# FIFO

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```							Stock Valuation: First In First Out (FIFO)
So far we have assumed that the cost of stock is constant, that is, it does not change over time:

Q 5

STOCK CARD: Chairs IN OUT BALANCE C V Q C V Q C V 3 200 600 200 1000 8 200 1600 2 200 400 6 200 1200

However, constant prices is not realistic!

Example: Chairs.

Q
1/1 BAL 5 2 3/1 CHQ 4/1 CHQ 5/1 REC

STOCK CARD: Chairs IN OUT BALANCE C V Q C V Q C V
220 230 1100 460 3 3 5 3 5 2 200 200 220 200 220 230 600 600 1100 600 1100 460

What happens when the business sells stock on 5/1?

EG: What happens if 4 chairs are sold on 5/1?

Identified Cost.
When the chairs are purchased, they are tagged or coded in some way to identify their cost price: this would be easy for chairs. Assume the tags or codes identify that the 4 sales were: 1 chair @ \$200, 2 chairs @ \$220, 1 chair @ \$230

STOCK CARD: Chairs IN OUT BALANCE Q C V Q C V Q C V
1/1 BAL 3/1 CHQ 4/1 CHQ 5 2 220 230 1100 460 1 2 1 200 220 230 200 440 230 3 3 5 3 5 2 2 3 1 200 200 220 200 220 230 200 220 230 600 600 1100 600 1100 460 400 660 230

5/1 REC

For stock that is easy to tag or code, such as Chairs, identified cost can be used to assign cost to the stock. What about stock that is not easy to tag or code?
Example:

Purchases of grain (IN)

Sales of grain (OUT)

Because of the nature of the stock, separate purchases cannot be tagged or coded: the stock merges together and loses its individual identity. So how is the stock valued?

First In First Out (FIFO)
FIFO assumes stock is sold on a FIFO basis, that is, the oldest stock is sold first. This method can be used by businesses which cannot tag or code their stock or, if they can, they prefer FIFO because it is administratively easier and cheaper to operate than identified cost. FIFO = last in last out!

Bulk Grain example:
1/1 Balance at start: 90 tonnes @ \$100 tonne 3/1 Purchase: 80 tonnes @ \$110 tonne 5/1 Sales: 120 tonnes.

STOCK CARD: Bulk Grain FIFO IN OUT BALANCE Q C V Q C V Q C V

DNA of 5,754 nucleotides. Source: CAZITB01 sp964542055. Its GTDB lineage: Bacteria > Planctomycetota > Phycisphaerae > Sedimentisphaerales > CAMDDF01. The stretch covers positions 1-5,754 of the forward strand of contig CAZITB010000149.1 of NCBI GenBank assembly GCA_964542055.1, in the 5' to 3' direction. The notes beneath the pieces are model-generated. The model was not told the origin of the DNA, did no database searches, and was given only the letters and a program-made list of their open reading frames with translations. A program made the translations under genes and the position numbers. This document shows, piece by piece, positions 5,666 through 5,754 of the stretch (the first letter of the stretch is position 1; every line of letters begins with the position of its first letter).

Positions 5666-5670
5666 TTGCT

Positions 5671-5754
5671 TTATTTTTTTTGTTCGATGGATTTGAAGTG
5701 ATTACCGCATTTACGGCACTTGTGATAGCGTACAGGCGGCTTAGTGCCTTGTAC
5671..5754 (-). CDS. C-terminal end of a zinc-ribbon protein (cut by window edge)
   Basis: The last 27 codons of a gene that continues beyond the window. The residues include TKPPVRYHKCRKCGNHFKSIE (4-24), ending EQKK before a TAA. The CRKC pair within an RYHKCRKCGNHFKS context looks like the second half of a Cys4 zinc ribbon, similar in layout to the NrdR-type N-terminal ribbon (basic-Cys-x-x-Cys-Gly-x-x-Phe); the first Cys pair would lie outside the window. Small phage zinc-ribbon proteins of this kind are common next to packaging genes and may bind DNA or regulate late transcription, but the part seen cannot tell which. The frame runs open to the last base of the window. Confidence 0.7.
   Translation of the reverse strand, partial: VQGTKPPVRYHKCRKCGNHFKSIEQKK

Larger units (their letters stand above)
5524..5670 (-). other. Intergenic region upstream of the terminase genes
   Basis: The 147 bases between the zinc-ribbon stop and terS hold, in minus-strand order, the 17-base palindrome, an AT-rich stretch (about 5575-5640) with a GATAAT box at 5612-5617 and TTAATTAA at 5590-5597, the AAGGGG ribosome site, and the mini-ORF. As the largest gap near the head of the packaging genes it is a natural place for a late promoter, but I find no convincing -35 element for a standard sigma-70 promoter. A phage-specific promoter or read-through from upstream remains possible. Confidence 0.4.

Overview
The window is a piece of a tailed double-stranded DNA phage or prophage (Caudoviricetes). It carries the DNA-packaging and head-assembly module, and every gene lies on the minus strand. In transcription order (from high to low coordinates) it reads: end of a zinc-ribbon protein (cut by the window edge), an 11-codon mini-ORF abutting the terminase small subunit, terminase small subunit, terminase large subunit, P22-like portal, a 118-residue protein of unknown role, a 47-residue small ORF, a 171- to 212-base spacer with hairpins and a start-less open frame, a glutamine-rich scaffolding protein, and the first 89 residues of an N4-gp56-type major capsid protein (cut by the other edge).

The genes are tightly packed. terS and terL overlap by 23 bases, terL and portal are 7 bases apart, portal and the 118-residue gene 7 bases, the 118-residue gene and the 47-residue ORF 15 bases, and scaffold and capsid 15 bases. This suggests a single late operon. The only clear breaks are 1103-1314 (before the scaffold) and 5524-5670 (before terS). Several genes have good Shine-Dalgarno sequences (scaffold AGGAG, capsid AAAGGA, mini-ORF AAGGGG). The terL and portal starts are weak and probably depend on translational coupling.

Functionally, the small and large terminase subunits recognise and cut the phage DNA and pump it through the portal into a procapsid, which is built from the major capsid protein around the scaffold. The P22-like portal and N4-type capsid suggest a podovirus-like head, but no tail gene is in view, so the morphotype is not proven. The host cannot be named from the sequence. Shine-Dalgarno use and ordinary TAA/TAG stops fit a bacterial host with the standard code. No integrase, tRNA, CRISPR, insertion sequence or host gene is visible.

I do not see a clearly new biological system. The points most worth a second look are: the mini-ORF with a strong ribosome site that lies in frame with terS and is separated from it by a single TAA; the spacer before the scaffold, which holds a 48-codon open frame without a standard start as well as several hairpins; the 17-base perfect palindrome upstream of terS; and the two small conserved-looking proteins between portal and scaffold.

1/1 BAL 3/1 CHQ 80 5/1 REC 110 8800 90 30 100 110 9000 3300 90 90 80 50 100 100 110 110 9000 9000 8800 5500

Chair example using FIFO
Even though the chair business could use identified cost, it may use FIFO since it would not need to tag or code its stock. FIFO is administratively easier and cheaper to operate than identified cost.

Sold 4 chairs on 5/1. Using FIFO.

STOCK CARD: Chairs: FIFO

Q
1/1 BAL 3/1 CHQ 5

IN C
220

V
1100

OUT Q C V

BALANCE Q C V
3 3 5 3 5 2 200 200 220 200 220 230 220 230 600 600 1100 600 1100 460 880 460

4/1 CHQ

2

230

460 3 1 200 220 600 220

5/1 REC

4 2

Sold 4 units. Using FIFO, oldest stock is sold first, thus 3 @ \$200 then 1 @ \$220.

Other theory!
Identified cost is a 100% accurate method of stock valuation which means: Profit/Loss statement: Cost of sales, gross and net profit are accurate Balance Sheet: Value of stock and owner’s equity (due to profit impact) are accurate Thus identified cost = reliability characteristic of the reports.

More theory!
FIFO is based on an assumption that stock flows in a first in first out basis: this may not match the actual stock flows thus FIFO is unlikely to be a 100% accurate method of stock valuation: Profit/Loss statement: Cost of sales, gross and net profits would reflect this possible inaccuracy (less reliable) Balance Sheet: Value of stock and owner’s equity (due to profit impact) would reflect this possible inaccuracy

Thus FIFO reduces the reliability characteristic of the reports.

… and more theory!
Units 3&4 only require a knowledge of FIFO not identified cost (but good to know for comparison purposes)

Identified cost may not be possible/realistic for some businesses due to their type of stock (grain, fuel, hard to tag/code stock etc) so FIFO is used.
FIFO is often a realistic assumption is many businesses (think, eg, perishable stock) FIFO is also used by many businesses which could use identified cost but choose FIFO since it is easier and cheaper to administer

… and even more theory!
•Usually, overtime, prices tend to rise. •This means that using FIFO stock at end is valued at higher more recent prices (does this contravene conservatism?) and cost of sales is valued at earlier or cheaper prices. Gross and net profit thus tend to be higher using FIFO.

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